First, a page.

HealthLinks Charleston May/June 2022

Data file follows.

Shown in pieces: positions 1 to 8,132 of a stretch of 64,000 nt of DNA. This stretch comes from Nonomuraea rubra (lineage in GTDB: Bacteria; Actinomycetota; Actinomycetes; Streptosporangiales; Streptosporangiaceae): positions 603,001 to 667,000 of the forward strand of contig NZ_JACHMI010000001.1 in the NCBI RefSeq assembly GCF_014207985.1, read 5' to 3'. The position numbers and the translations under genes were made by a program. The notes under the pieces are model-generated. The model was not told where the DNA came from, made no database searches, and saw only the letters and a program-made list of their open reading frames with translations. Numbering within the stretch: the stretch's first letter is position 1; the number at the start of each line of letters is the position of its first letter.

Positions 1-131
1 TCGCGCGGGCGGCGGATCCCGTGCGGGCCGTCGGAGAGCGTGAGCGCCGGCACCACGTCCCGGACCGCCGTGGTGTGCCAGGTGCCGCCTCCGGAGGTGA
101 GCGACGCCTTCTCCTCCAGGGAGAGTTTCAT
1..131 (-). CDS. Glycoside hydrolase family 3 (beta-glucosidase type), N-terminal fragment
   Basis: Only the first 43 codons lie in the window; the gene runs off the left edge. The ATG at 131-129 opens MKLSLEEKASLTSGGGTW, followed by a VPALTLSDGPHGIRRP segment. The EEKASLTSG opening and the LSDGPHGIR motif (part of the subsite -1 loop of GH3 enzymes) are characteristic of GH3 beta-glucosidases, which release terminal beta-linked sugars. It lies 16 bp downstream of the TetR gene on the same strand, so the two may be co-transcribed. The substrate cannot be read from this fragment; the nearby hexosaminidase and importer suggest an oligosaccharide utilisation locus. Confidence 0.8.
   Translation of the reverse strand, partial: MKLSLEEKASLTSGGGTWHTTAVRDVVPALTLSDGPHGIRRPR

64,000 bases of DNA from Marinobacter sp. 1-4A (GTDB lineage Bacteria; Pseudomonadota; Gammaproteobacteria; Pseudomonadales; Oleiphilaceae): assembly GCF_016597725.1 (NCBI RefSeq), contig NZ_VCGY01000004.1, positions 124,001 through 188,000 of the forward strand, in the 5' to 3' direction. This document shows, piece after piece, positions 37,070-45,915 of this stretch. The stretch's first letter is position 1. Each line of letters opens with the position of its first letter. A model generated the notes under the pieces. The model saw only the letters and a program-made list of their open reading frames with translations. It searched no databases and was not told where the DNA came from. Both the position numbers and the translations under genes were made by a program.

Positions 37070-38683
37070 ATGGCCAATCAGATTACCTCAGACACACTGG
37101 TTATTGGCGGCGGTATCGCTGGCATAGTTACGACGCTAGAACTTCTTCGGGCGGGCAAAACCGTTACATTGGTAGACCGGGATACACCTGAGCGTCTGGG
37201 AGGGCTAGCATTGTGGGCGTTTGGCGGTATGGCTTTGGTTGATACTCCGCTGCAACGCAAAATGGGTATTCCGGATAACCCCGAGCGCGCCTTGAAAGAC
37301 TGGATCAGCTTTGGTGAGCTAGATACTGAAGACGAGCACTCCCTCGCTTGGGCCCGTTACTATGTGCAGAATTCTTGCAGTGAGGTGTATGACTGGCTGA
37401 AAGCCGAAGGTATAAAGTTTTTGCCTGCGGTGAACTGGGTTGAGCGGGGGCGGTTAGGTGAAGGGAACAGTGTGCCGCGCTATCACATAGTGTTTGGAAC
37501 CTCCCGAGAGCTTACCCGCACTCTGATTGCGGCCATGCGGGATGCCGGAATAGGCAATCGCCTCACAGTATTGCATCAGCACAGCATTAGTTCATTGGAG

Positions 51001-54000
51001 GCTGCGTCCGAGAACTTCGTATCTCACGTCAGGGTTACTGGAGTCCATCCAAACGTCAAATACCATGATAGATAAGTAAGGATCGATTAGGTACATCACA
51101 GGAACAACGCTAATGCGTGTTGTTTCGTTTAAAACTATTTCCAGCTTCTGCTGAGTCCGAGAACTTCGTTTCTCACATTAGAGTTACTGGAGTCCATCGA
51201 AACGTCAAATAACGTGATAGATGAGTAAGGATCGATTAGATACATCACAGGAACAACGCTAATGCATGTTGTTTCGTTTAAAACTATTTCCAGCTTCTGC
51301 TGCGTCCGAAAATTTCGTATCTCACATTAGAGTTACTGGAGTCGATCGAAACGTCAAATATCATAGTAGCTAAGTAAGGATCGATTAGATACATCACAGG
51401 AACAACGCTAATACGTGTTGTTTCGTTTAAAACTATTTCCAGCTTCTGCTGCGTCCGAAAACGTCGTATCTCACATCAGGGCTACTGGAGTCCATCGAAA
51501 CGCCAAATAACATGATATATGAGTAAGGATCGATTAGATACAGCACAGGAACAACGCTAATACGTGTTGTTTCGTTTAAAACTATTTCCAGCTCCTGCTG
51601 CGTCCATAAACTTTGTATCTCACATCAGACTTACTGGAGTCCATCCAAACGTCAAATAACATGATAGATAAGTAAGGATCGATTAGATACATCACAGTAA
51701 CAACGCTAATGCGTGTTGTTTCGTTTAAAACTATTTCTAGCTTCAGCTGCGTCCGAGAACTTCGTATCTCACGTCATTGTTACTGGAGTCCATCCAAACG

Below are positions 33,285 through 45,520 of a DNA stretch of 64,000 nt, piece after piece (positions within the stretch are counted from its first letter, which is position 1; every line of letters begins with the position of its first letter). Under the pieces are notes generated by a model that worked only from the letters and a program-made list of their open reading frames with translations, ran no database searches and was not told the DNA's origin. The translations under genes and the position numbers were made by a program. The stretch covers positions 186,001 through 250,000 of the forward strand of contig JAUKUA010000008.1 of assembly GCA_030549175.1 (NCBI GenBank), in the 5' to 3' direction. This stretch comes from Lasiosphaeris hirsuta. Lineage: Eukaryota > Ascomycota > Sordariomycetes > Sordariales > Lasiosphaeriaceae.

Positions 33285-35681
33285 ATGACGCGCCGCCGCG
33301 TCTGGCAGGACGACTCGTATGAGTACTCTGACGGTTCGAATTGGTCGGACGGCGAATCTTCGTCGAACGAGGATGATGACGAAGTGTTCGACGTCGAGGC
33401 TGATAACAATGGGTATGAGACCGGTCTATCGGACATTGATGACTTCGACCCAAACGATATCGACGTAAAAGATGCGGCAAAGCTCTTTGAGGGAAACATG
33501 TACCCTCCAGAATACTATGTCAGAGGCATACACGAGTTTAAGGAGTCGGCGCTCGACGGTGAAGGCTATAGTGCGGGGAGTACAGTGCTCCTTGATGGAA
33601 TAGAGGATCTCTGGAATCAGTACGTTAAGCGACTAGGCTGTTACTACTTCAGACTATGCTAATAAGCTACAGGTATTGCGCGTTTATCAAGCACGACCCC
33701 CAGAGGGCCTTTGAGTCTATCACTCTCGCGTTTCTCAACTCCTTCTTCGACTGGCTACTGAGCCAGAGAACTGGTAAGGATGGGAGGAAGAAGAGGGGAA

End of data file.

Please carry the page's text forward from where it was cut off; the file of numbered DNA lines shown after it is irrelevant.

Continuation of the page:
94 | www. Char l es tonPhys i c i ans . com | www.Hea l thL i nksChar l es ton . com HEALTHL INKS IS PROUD TO PARTNER WITH THESE CHARLESTON AREA NONPROFITS COME TRUE Have you ever wanted to make someone’s wish come true? South Carolina women have the opportunity to do just that by signing up to be members of the W.I.S.H. Society. W.I.S.H. stands for Women Inspiring Strength and Hope, and that’s exactly what these women do, explained Crystal Alifanow, director of communications at Make-A-Wish® South Carolina. “Each of these ladies signs up to fundraise the amount of a wish for a child, which is around $7,500,” she said. What can be more inspiring than helping to grant a wish for a child? One of the misconceptions of Make-A-Wish is that a child has to have a terminal illness. “Many of our wish kids go on to live healthy and fulfilling lives,” Alifanow said. “I truly believe that [their granted] wishes are part of that process.” Another misconception about Make-A-Wish South Carolina, Alifanow said, is that the organization has a big pool of funds from which to draw. While Make-A-Wish is a national organization, each chapter is its own 501c3, and funds raised in South Carolina stay in the Palmetto State. “We're very grassroots,” Alifanow said. “We are funded by individual donations and corporate sponsorships. Right now, we have more than 500 wishes waiting to be granted because of COVID delays. Our pipeline of children is extensive. The only thing holding us back from granting a wish is funding.” The goal is to grant at least 185 wishes to critically ill children in South Carolina this year. No child’s wish is turned down. If a wish can be granted, it is. “Pre-COVID, we were granting 209 wishes a year, so we're really excited that, despite COVID, we've been able to maintain a really high number of wishes granted,” Alifanow said. When a child is dealing with a serious illness, that wish can be a light to look forward to while enduring painful operations or treatments. The sooner that wish can be granted, the better. With nearly two years’ worth of children waiting for their wishes to come true, donations are more important than ever. “These kids are feeling more isolated than ever,” said Alifanow. “They are medically fragile, and quarantine was even tougher on them than everybody else. They definitely need the joy and the hope from a wish to have something to look forward to.” There are other benefits to becoming a member of the W.I.S.H. Society. In addition to bringing joy to a child battling a serious illness, it’s also a networking group for women, with group socials and an awards luncheon in January, where By Christine Steele